Gündogan and Musiala torment Hungary as Germany race into last 16

<span>Germany's Ilkay Gündogan celebrates after scoring his side's second goal against Hungary.</span><span>Photograph: Ariel Schalit/AP</span>
Germany's Ilkay Gündogan celebrates after scoring his side's second goal against Hungary.Photograph: Ariel Schalit/AP

Which of Germany’s old stagers will be next to steal the scene? Toni Kroos had teased Scotland to pieces on the opening day but this time the floor was left to his captain, who delivered a resounding statement. Four months from now Ilkay Gündogan will turn 34 but this was another of those evenings where, as with his imminently retiring colleague, the idea that the show will one day end feels simply unfair.

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Gündogan intervened decisively midway through each half, creating the opener for Jamal Musiala and sweeping in a second goal that finally deflated a largely impressive Hungary. Had Marco Rossi’s players converted one presentable chance among several, notably through Barnabas Varga on the hour, they would have quietened a buoyant crowd. Instead they were the latest to find that the hosts have begun this summer with the dead-eyed edge of old. Germany were clinical and their momentum is gathering.

If the veterans are trading star billing, Musiala is a dazzling constant. “The way he’s going right now, he can be one of the best,” Gündogan said afterwards and it was justified praise. He turned in another irrepressible performance and what a special moment it was when, in his home city, he met the captain’s pass and hammered high into the net. Musiala tormented Hungary out wide but his acuity in occupying pockets of space more centrally was fundamental to the moments that won this game.

Exhibit A came in the 22nd minute of a game Germany had started slowly, finding that Hungary were as good as their word in promising a more aggressive display than in a poor defeat against Switzerland. Some of the hosts’ connections around the box had started to show promise, and Peter Gulascsi had saved from Kai Havertz after ineffectual defending from Willi Orban, but it took Musiala’s initiative to calm their early jitters.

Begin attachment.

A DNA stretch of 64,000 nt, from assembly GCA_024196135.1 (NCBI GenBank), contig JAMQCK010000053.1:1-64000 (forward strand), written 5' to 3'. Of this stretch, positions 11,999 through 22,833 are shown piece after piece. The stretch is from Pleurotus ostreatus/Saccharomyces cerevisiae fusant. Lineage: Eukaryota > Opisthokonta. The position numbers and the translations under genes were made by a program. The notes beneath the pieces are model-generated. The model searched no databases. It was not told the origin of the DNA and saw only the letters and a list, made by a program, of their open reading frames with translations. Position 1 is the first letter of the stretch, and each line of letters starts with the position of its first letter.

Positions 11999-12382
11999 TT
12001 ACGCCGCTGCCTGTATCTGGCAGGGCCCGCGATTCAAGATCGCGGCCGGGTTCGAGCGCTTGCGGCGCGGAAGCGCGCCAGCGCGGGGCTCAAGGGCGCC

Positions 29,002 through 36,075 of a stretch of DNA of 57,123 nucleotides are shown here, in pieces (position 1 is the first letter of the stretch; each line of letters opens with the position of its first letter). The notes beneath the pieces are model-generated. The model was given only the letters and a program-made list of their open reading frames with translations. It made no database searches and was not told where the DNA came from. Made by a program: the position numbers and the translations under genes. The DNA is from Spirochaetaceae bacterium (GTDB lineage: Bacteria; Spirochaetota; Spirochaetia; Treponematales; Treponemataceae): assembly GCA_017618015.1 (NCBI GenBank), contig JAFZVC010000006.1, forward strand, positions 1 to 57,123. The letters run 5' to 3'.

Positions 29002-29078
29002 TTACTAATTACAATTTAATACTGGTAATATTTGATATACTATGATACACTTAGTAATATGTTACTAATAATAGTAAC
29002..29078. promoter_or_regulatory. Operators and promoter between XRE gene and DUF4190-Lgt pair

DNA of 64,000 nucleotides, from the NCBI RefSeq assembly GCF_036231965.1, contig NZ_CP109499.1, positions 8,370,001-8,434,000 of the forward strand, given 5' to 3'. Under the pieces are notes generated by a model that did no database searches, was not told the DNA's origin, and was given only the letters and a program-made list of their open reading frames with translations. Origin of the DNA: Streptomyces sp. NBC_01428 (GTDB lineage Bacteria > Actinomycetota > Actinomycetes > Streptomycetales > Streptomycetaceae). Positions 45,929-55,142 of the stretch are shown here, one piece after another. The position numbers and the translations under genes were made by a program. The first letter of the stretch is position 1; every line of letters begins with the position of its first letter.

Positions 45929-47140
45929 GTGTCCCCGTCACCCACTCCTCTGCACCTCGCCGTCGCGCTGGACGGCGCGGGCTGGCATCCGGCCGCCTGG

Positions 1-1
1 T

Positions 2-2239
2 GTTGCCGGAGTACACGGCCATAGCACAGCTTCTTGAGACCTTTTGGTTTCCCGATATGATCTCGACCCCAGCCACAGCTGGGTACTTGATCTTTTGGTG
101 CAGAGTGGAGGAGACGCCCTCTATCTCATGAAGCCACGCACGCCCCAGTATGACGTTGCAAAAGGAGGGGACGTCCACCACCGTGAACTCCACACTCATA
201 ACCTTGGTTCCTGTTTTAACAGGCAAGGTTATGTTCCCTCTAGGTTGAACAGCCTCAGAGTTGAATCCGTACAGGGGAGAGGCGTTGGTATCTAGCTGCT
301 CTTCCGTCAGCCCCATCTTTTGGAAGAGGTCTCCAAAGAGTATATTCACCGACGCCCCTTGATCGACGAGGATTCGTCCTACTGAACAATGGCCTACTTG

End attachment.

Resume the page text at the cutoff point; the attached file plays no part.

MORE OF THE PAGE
Musiala had collected the ball in a tight space on the edge of the box, with four opponents looking to minimise his options, and slipped it through to an on-rushing Gündogan. There was a sizeable element of fortune after that, the pass bouncing off his thigh as he sought to tame it and seemingly allowing Orban to take control.

The centre-back, no more convincing than he had been earlier on, stumbled as he tried to shepherd the ball towards the byline. The complaint was that Gündogan had shoved him, but Orban had seemed to lean into his opponent and surely should have been stronger. Several of Hungary’s players certainly erred in stopping with hands held aloft while the midfielder took control of matters and, from the left side of the six‑yard box, teed up an alert Musiala for a second thudding finish in as many games.

Hungary had come close after only 16 seconds, Manuel Neuer diving at the feet of Roland Sallai, and gave the 38-year-old more to do. They did not appear perturbed at going behind and were denied soon afterwards when Neuer brilliantly repelled a Dominik Szoboszlai free-kick and blocked the rebound from Varga. If the excellence of golden oldies is to be a theme, Neuer was another who warmed to it.

Related: Scotland keep knockout hopes alive after battling draw with Switzerland

By the three-quarter mark Germany had not put Hungary, who had recorded a win and two draws in their previous three meetings, out of view. Then Kroos sped up a prolonged passing move with a first-time clip to Musiala, imbued with instructions to maintain that raised tempo. Eyes in the back of his head, Musiala found the left‑back Maximilian Mittelstädt in space and the resulting cutback was swept in by Gündogan.

He barely put a foot wrong throughout and Julian Nagelsmann pointed out that, off the ball, he had kept Germany on the straight and narrow when they were listing. “He worked amazingly,” Nagelsmann said. “He tried to steer the match, he used some of the stoppages and tried to double check things with me. I have big trust in him because I know what is within him.”

Perhaps the post-match enthusiasm would have been more restrained if Varga, unmarked from a perfect Sallai cross, had equalised rather than looping his header over. There was little influence Gundogan could exert on that sequence. Sallai had a goal correctly disallowed before the interval and, towards the end, a late goalline clearance from Joshua Kimmich ensured the bank of almost 20,000 fans behind Neuer’s goal were left with nothing bar an improved showing to savour. Hungary, fancied as potential dark horses, are on the brink of elimination.

For Germany the latter stages were celebratory and Nagelsmann could play to the gallery by enhancing the local flavour. Mittelstadt, who plays here for VfB Stuttgart, was joined on the pitch by clubmates Chris Fuhrich and the Brighton loanee Deniz Undav; the crowd loved those little touches, just as they had adored those of Gundogan and his cohort.